If you have ever suffered from some type of shoulder pain then you know that it can stop you from normal everyday activities quickly. But what can be done to ease the pain as you are healing? We are so glad you asked! We found a great article to help highlight the important role that we can play on your road to recovery.
Chiropractic care is commonly sought by people seeking relief from neck or back pain. Chiropractors are not limited to only care of the spine, however. Most chiropractors are trained to adjust and treat extremities including knees, smaller joints such as the toes, and the shoulders. Sometimes shoulder pain is caused by joint irritation, while other times it is caused by tissue irritation. Chiropractic relief for shoulder pain can often be achieved through manipulation and other treatments.
Chiro Community, a website for patients and chiropractic professionals, states that the shoulder joint is the most mobile joint in the body. It is surrounded by nerves, tendons, bursa and other tissues which can all be irritated and cause pain. Tendons help attach muscle to bone while ligaments attach bone to bone. Four tendons make up the rotator cuff: supraspinatous, infraspinatous, subscapularis and teres minor. All of these originate from the back near the shoulder blade and attach to make a cuff or circle around the glenoid fossa, or shallow bowl, of the shoulder blade, also called the scapula. The cuff and joint are further strengthened by cartilage and ligaments.
Testing and Imaging
Tendons, muscles or ligaments around the joint can stretch and tear causing pain. Pain further up the body, for example, in the neck, can also refer pain into the shoulder joint as can trigger points in the muscle, or a “knot.” Diagnostic examination will include determining range of motion of the neck and shoulders as well as testing of the muscle and related sensations. Specific orthopedic tests meant to isolate certain parts of the rotator cuff or neck help determine pain generators. If the pain and symptoms are unresponsive to initial treatment, imaging such as a CT scan or MRI can further help identify origin of the problem.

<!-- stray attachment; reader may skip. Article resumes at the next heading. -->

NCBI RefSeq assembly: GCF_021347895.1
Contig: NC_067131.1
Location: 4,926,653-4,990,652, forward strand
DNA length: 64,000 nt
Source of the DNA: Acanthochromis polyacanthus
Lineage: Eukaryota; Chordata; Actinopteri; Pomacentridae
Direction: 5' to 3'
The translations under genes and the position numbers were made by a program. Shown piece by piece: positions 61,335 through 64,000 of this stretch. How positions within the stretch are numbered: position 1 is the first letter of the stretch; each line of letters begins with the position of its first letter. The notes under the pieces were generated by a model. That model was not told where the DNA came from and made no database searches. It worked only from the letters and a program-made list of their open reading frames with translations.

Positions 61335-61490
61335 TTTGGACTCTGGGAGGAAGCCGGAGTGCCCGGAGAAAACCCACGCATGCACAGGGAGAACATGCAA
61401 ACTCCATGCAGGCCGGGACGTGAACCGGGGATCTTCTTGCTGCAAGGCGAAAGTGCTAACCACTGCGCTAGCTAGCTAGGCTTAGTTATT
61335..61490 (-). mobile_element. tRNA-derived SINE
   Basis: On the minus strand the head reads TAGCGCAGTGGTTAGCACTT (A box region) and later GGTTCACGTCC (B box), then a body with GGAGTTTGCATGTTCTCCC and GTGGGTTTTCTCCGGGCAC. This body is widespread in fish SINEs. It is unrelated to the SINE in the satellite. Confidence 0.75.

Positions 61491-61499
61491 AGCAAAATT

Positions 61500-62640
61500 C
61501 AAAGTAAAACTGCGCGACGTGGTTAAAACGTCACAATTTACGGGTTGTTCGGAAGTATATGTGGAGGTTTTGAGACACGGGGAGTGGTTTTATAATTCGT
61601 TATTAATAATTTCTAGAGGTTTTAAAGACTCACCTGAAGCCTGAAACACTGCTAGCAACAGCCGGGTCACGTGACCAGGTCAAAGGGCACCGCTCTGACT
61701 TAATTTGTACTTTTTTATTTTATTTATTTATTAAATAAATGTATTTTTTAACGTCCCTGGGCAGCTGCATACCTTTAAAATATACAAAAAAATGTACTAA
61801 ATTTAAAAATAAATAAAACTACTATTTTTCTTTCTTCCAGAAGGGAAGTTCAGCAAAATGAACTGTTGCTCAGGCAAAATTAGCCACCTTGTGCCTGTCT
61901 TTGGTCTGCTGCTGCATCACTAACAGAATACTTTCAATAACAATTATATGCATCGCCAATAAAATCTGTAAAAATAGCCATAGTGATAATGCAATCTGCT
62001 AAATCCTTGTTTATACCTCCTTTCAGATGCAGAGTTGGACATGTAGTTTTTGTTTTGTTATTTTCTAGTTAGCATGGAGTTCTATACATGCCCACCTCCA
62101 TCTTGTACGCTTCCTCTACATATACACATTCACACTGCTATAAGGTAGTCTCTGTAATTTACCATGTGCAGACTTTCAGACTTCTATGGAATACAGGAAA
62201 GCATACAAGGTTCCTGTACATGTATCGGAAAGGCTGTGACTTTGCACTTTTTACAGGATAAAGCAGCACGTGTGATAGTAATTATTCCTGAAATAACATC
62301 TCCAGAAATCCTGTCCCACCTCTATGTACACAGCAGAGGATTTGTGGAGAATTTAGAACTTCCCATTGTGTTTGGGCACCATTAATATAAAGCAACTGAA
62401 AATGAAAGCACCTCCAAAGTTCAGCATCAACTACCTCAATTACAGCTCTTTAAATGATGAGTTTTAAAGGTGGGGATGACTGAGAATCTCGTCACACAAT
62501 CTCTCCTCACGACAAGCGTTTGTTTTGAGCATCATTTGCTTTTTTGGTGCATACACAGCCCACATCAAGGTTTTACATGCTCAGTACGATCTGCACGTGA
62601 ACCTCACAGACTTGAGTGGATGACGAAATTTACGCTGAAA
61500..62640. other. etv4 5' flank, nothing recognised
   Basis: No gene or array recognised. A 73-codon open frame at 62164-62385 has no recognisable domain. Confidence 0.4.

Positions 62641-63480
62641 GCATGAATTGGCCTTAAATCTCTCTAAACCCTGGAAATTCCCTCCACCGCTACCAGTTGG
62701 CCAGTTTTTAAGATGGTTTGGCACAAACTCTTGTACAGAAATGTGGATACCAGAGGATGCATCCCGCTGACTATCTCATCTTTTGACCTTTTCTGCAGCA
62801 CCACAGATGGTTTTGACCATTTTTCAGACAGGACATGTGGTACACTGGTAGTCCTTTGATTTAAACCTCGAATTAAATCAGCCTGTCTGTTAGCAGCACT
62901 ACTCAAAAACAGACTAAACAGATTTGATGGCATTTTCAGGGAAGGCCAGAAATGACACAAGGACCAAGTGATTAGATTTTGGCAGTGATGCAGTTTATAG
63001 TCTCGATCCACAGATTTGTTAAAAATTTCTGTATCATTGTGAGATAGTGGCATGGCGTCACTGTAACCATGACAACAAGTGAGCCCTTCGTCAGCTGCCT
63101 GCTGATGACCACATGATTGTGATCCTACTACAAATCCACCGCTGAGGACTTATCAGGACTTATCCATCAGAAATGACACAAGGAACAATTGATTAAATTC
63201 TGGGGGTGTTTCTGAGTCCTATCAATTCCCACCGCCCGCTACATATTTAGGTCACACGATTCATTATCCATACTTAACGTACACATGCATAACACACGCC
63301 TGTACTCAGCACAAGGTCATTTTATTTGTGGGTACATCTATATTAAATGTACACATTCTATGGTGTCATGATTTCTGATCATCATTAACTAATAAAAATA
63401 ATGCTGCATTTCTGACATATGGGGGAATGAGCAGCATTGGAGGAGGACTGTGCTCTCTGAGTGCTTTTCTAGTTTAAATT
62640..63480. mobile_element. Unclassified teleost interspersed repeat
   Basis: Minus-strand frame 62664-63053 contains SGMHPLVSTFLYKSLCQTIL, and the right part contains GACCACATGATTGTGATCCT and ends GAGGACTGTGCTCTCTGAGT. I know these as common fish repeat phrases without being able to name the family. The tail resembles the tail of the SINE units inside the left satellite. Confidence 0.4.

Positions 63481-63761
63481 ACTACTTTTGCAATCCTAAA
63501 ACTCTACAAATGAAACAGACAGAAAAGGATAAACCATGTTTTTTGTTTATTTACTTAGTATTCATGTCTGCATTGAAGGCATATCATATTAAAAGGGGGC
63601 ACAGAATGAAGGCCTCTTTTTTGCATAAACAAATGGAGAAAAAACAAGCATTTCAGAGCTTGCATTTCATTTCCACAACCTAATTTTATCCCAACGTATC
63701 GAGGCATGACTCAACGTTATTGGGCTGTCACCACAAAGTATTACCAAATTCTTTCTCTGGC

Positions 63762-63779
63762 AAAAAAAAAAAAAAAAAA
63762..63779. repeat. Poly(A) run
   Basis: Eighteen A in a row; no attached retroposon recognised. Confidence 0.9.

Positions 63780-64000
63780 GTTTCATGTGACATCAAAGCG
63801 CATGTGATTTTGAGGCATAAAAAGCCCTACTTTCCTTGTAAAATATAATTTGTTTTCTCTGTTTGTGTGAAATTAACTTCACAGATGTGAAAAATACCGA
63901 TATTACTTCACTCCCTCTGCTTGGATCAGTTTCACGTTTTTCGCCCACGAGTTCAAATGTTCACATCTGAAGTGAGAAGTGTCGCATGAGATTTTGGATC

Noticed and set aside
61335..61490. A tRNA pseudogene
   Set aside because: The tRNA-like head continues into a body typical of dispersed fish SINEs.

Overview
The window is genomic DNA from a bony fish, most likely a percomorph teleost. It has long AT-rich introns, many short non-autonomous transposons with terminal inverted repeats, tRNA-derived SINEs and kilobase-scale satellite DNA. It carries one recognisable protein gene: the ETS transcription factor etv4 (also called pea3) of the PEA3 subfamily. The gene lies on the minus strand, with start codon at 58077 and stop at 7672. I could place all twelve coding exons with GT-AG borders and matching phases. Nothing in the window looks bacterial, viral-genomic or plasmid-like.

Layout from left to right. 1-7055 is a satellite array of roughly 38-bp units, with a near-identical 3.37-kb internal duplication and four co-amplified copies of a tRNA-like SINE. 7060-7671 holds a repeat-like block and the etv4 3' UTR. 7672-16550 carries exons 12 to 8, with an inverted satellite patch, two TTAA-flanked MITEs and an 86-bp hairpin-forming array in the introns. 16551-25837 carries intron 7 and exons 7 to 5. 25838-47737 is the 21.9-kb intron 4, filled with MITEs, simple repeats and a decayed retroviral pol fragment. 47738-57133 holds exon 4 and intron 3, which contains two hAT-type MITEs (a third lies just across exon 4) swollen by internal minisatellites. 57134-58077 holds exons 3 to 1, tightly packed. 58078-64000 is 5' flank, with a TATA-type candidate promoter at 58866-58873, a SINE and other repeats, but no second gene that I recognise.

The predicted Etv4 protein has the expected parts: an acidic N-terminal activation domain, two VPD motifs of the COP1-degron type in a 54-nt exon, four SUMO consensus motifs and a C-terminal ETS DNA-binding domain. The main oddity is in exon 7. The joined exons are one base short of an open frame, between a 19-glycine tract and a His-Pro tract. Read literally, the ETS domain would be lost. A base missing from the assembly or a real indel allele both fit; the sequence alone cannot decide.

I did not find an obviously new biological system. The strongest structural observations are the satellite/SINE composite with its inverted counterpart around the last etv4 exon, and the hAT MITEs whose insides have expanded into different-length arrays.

Even with all of the tissue surrounding and supporting the shoulder joint, it can shift out of alignment causing the muscles and ligaments to pull differently. This leads to muscle spasms, inflammation and pain. Gentle adjustments to the shoulder can be performed to distract the joint or shift it forward or backward, depending on symptoms. Adjusting the shoulder may involve the use of a speeder board, drop table piece or reflex-type hammer tool as well as manual adjustment. Additionally, having the neck and upper back adjusted will also help relieve shoulder discomfort.
Treating shoulder pain may involve adjusting work ergonomics to allow for correct posture throughout the day. Physio Adviser, an Australian-based physical therapy website, explains that work or recreation involving long periods of sitting can lead to postural syndrome, in which the shoulders roll forward and in toward the chest while the upper back slouches forward. The head juts forward at the chin and centers over the chest. Correct upper body posture is achieved when the ears line up over the shoulders and the shoulders are down, relaxed and back. The upper and mid-back are in line with the lower back and hips.
Simple shoulder exercises such as Codman’s arm swings help warm up the shoulder tissues before a work out. The Nicholas Institute of Sports Medicine and Athletic Trauma says this exercise is performed by leaning forward until the shoulder hangs perpendicular to the ground and swinging the arm in small circles in both directions. Varying the size of the circles and switching sides after 30 seconds is recommended, with the goal being to work up to several minutes of exercise. Other exercises will involve the use of Therabands, colored bands of rubber tubing that provide various resistances to strengthen specific rotator muscles. With postural syndrome, strengthening the external rotators rhomboids and lower traps is useful.
This article was originally published on livestrong.com.